Open main menu

History of Iowa From the Earliest Times to the Beginning of the Twentieth Century/4/Nathaniel B. Baker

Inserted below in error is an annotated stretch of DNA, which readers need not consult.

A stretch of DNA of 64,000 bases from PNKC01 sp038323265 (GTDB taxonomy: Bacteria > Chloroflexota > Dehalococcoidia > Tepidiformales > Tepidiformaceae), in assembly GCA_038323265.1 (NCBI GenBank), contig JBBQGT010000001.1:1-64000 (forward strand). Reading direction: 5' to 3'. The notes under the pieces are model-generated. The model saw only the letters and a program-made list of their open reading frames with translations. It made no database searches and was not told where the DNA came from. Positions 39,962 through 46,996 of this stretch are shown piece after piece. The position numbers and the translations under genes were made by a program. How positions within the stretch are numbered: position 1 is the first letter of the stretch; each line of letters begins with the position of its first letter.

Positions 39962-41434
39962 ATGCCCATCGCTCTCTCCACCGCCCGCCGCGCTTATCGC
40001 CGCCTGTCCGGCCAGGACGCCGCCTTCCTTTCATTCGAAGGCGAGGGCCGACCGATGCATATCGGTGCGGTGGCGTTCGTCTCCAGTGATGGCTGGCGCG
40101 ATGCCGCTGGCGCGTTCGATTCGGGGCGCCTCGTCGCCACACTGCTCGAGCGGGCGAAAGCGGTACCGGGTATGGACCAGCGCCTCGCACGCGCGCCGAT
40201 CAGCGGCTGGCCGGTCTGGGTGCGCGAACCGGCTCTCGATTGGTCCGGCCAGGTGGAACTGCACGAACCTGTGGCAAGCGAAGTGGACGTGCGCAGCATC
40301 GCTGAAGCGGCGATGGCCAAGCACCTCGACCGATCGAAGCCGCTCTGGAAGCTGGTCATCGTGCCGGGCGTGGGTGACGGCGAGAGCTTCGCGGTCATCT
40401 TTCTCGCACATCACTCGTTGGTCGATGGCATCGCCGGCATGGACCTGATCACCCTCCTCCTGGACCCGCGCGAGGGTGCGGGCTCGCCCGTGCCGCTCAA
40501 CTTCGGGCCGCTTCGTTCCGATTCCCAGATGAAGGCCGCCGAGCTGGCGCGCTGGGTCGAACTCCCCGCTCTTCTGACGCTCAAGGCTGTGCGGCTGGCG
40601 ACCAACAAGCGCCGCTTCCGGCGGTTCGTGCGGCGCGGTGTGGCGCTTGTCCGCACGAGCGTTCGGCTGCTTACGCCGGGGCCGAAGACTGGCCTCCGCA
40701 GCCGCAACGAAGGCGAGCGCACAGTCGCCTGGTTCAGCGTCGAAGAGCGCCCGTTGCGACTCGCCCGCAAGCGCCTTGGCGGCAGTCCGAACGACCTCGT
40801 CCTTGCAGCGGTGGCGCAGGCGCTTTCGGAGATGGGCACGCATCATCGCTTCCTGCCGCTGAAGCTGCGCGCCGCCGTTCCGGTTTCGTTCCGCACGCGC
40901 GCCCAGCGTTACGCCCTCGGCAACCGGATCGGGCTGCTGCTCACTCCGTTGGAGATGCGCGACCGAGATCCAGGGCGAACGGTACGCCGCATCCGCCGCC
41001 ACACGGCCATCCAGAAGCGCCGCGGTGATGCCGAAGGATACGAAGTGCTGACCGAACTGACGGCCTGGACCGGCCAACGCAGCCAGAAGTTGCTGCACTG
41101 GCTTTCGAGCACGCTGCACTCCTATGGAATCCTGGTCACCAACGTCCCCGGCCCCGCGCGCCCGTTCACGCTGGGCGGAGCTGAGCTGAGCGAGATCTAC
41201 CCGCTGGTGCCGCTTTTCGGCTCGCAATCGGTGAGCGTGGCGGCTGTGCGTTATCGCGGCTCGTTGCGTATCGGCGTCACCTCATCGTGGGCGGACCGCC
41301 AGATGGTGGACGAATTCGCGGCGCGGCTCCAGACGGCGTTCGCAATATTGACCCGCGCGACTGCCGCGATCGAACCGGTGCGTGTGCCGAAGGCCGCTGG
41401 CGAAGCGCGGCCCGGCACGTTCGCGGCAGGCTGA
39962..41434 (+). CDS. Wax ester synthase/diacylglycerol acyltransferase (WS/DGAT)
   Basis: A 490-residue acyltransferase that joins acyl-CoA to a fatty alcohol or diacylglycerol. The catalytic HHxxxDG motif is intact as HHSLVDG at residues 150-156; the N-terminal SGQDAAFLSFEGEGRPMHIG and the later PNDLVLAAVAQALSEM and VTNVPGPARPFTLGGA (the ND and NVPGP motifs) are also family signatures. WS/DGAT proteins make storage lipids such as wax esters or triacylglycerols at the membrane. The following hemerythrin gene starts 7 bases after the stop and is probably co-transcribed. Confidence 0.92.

NATHANIEL B. BAKER is a name which will for all time be intimately associated with Iowa's war history. He was born at Hillsborough, New Hampshire, September 29, 1818. A graduate of Harvard, he entered the law office of Franklin Pierce in 1839 and began practice in 1842. He was for three years editor of the New Hampshire Patriot and in 1846 became Clerk of the Supreme Court. In 1851 he was elected to the Legislature and chosen Speaker of the House of Representatives, serving two terms. In 1852 he was one of the presidential electors and voted for his old preceptor for President. In 1854 he was elected Governor of New Hampshire and was the last Democrat who held that office before the political revolution which left his party in the minority. In 1856 Governor Baker became a resident of Iowa, locating at Clinton. In 1859 he was elected to the Iowa Legislature and when the War of the Rebellion began he led the war wing of his party to give cordial support to Governor Kirkwood's administration. The Governor appointed him Adjutant-General of the State and all through the Rebellion his superb executive [12]ability was given to the work of organizing the fifty-seven regiments of volunteers which Iowa furnished to the President. He organized a system that has preserved a permanent record of the service of every Iowa soldier who entered the army. As the war progressed the duties of Inspector-General, Quartermaster, Paymaster and Commissary-General were imposed upon him, and the duties discharged with promptness unsurpassed. He was untiring in caring for the comfort of Iowa soldiers, and as the regiments were discharged he gathered at the State Arsenal all of the battle flags which were brought home for careful preservation. He planned and superintended the great reunion of Iowa soldiers in 1870, where every one of the 20,000 veterans was eager to take him by the hand. He held the office of Adjutant-General to the day of his death, which occurred on the 13th of September, 1876. Governor Kirkwood issued a proclamation announcing his death and enumerating his great services to the State. The national flag was displayed from the public buildings at half-mast and minute guns were fired the day of his funeral, which was one of the most imposing ever seen in the State. A monument was erected to his memory over his grave in Woodland Cemetery, Des Moines, by voluntary contributions of Iowa soldiers.